Little Free Library Find: Marry Him
So I stopped at my nearest Little Free Library (do you have these where you live? They are fantastic) while on a walk with my son, and while there were no children’s books that day, there was a battered ex-library copy of the 2010 book Marry Him: The Case for Settling for Mr. Good Enough, by Lori Gottlieb. Reader, I took it home.
I tell myself what draws me to these popular self-help books is my interest in their (frequently appalling) gender politics, which make them so elegantly symptomatic of the culture at large, but I think the real reason is that with their many anecdotes and case studies, they’re so much like gossip. But guilt-free gossip because the names are changed!
Lori Gottlieb presents herself and her friends as a group of likable, if neurotic, women, the kind you’d enjoy having coffee with, and demographically it’s hard for me not to identify with them to some extent. If you are not a middle-class, first-world woman, on the other hand, you might well find the book nonsensical, and needless to say there’s a pervasive heteronormativity as well: I for one would like to know if lesbians searching for Ms. Right face the same quandaries. (I guess she figures that with a title like Marry Him, lesbians won’t be her core readership.)
To give an example of how well I can fall into relating to her world, I remember having the same conversation Gottlieb describes having with her friends several times while I was in my twenties. It would go something like this:
Friend: Sheldon is a wonderful man, but I just don’t know. The sparks aren’t there, you know? He’s a dear, and devoted to me. Should I stay with him?
Me: I dunno—I think you’ve got to have the sparks.
Because of the romantic in me, I would probably still give that advice today, but Gottlieb points out that for the long haul you’ll want someone who is steady, faithful, reliable, and (if you want kids) good parent material. And what are “sparks,” anyway? Usually they come from the same energy that can make a guy a jerk. Of course, ideally you would get both sparks and steadiness, and this is where Gottlieb’s main argument comes in: that if you have to choose between no sparks and no husband at all, you should go for the steady guy with no sparks.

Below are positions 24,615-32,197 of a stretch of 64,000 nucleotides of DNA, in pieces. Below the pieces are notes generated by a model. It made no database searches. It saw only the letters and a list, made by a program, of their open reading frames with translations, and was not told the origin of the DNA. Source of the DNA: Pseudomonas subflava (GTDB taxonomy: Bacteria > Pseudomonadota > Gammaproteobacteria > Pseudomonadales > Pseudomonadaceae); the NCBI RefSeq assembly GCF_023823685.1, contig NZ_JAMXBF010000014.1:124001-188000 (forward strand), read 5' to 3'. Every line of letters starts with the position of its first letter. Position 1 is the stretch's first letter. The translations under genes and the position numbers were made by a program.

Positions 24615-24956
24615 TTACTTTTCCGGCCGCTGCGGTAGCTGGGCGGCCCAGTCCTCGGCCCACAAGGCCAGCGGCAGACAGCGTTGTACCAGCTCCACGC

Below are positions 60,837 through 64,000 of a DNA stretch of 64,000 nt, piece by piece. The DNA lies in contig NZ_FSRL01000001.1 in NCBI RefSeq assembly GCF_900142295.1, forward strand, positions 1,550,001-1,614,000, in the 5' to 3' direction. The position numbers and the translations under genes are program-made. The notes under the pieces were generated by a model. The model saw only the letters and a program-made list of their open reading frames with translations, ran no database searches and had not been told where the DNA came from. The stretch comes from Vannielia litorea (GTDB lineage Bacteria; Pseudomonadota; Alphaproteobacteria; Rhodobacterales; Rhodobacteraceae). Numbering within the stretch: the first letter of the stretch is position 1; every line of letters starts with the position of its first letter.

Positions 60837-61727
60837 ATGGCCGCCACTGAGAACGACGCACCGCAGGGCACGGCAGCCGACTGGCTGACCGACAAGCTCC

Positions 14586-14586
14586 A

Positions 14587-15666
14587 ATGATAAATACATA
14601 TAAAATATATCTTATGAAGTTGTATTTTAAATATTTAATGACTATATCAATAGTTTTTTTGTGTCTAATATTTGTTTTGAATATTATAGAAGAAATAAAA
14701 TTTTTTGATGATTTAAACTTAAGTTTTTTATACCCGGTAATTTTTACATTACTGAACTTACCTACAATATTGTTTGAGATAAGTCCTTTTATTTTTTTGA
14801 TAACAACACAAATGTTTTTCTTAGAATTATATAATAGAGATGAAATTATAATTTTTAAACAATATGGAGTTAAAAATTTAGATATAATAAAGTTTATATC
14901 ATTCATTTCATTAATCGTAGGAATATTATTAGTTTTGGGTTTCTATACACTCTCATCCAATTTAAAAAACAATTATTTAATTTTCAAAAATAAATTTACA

She knows from hard experience: the narrative structure of the book comes from Gottlieb’s own quest, at forty-one, to find Mr. Right. But the reader will soon realize it isn’t solely a lack of sparks that has held her back from the married state she desires. She is also incredibly picky. She wants someone who is over 5 foot 10 but under six feet tall. She wants a full head of hair, but preferably not blond. She hesitates over a man because his name is Sheldon. The list goes on and on. So what she’s left with are a lot of regrets over men she’s passed over in the past, and even some regrets that play out in the course of the dating/research she does while writing the book, when dating experts are telling her over and over to her face that she’s being too picky.
There is a heart in this book—real feeling and real pain—but there is a lot of fluff as well. Is there a rule that books that are expanded Atlantic articles have to eventually break down into filler? See especially: a chapter that is little more than a Q and A with an interviewee and reads like raw notes, and a chapter called “How Feminism Fucked Up My Love Life.” (Unless “feminism” told you directly that you must date a man at least 5 foot 10, then no, I don’t think so—why not just blame Jane Austen for making us all want Mr. Darcy?)
These drawbacks put me off to such an extent that I swore off pop psych books after I was done, vowing to leave the next one I see in the Little Free Library and instead pick up that issue of One Story that has been sitting in there. But then I noticed in the acknowledgments section at the end of the book that Marry Him is going to be made into a movie.
I’d totally see that movie.